Friday, September 12, 2014

Book Review: James Hadley Chase, No Orchids for Miss Blandish (1939)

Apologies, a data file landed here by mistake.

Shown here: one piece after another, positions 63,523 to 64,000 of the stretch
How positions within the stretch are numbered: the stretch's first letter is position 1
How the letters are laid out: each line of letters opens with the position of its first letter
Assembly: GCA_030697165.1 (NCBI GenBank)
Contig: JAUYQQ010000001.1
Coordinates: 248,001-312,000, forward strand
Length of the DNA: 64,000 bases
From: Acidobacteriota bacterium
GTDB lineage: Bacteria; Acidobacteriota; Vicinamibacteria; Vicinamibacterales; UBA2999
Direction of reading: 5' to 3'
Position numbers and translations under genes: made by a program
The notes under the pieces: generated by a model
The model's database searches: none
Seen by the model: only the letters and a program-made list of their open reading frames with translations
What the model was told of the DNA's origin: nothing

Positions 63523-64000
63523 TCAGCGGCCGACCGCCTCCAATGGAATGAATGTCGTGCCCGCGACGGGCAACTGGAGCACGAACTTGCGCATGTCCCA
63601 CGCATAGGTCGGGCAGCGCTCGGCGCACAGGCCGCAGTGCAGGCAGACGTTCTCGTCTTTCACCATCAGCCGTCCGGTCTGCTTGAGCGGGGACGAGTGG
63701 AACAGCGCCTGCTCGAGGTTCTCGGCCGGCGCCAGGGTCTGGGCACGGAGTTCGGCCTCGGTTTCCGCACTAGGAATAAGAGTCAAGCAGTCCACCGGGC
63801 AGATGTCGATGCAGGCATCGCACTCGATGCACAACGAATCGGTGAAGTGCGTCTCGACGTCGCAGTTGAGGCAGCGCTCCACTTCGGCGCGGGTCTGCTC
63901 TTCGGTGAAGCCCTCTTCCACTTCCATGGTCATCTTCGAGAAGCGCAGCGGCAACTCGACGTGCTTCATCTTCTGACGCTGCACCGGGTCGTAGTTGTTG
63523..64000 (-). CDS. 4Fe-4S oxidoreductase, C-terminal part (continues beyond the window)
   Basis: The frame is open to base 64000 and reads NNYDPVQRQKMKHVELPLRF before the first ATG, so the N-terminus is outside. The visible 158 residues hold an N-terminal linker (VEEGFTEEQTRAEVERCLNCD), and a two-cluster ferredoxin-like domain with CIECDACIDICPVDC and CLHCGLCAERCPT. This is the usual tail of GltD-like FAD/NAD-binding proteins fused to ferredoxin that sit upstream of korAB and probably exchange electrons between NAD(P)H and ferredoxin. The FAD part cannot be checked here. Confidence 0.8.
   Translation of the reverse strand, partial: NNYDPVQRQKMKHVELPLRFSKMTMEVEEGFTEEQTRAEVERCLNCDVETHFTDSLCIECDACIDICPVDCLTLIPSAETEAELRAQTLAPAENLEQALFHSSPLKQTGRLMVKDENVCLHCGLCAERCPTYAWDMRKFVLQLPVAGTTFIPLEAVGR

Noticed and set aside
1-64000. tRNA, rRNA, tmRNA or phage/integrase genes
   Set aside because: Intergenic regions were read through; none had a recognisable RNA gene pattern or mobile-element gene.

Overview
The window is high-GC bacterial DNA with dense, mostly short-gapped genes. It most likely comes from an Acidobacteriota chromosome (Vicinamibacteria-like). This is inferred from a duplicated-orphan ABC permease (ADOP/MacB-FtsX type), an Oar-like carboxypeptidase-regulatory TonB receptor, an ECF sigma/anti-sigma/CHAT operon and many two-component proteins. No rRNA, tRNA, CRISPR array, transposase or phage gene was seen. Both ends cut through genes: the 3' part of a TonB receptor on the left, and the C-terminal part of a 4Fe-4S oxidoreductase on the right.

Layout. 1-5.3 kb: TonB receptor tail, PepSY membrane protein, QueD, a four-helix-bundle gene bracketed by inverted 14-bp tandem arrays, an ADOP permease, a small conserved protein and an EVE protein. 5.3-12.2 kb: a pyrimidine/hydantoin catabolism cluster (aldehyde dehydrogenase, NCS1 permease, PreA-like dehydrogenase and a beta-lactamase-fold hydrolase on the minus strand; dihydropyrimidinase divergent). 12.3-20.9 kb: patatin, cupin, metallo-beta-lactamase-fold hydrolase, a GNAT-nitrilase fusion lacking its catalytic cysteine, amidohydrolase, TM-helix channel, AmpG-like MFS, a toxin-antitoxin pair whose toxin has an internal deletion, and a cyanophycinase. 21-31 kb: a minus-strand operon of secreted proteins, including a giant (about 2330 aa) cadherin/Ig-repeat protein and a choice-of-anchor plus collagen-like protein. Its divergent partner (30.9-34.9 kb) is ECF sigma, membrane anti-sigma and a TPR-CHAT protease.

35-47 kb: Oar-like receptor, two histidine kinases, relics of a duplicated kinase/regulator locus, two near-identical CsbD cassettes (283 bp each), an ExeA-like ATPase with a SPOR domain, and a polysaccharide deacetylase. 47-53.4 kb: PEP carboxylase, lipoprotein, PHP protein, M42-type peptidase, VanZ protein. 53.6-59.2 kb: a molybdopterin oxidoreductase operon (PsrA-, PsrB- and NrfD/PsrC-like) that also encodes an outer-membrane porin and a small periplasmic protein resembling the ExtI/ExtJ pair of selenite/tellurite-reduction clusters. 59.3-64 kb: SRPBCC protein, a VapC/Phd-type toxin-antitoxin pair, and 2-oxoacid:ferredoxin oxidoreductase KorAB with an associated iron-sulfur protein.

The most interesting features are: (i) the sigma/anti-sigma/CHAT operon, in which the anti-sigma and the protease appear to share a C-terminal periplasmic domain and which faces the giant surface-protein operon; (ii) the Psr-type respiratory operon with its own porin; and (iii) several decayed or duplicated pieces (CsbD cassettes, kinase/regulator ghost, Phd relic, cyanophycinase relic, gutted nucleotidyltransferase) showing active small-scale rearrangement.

First, a word to the wise about which edition of No Orchids for Miss Blandish to read: You want the original 1939 version of the book, not the rewritten, “updated” version of 1962. The quickest way to be certain that you have the 1939 text is to check the second paragraph and confirm that “Old Sam [is] asleep in the Packard.” (In 1962, the car becomes a Lincoln.) But in either version, No Orchids for Miss Blandishis perhaps more interesting than it is good. It is the first (and most popular) attempt by British writer James Hadley Chase (born René Lodge Brabazon Raymon) to write in the Amecian noirboiled vein. Published early enough that it interesting almost by definition to anyone interested in the history of genre, No Orchids for Miss Blandish has the additional historical significance of having plagiarized from William Faulkner’s Sanctuary (1931) and of having drawn the attention of George Orwell in his 1944 essay “The Ethics of the Detective Story from Raffles to Miss Blandish” (a.k.a. “Raffles and Miss Blandish”). The novel is about as brutal as a novel could be in 1939, but also a wee bit comedic for the occasional false notes of a Brit trying to write hardboiled American dialogue. I cracked a smile every time one the gangsters let drop a “shall.” Grade: C+

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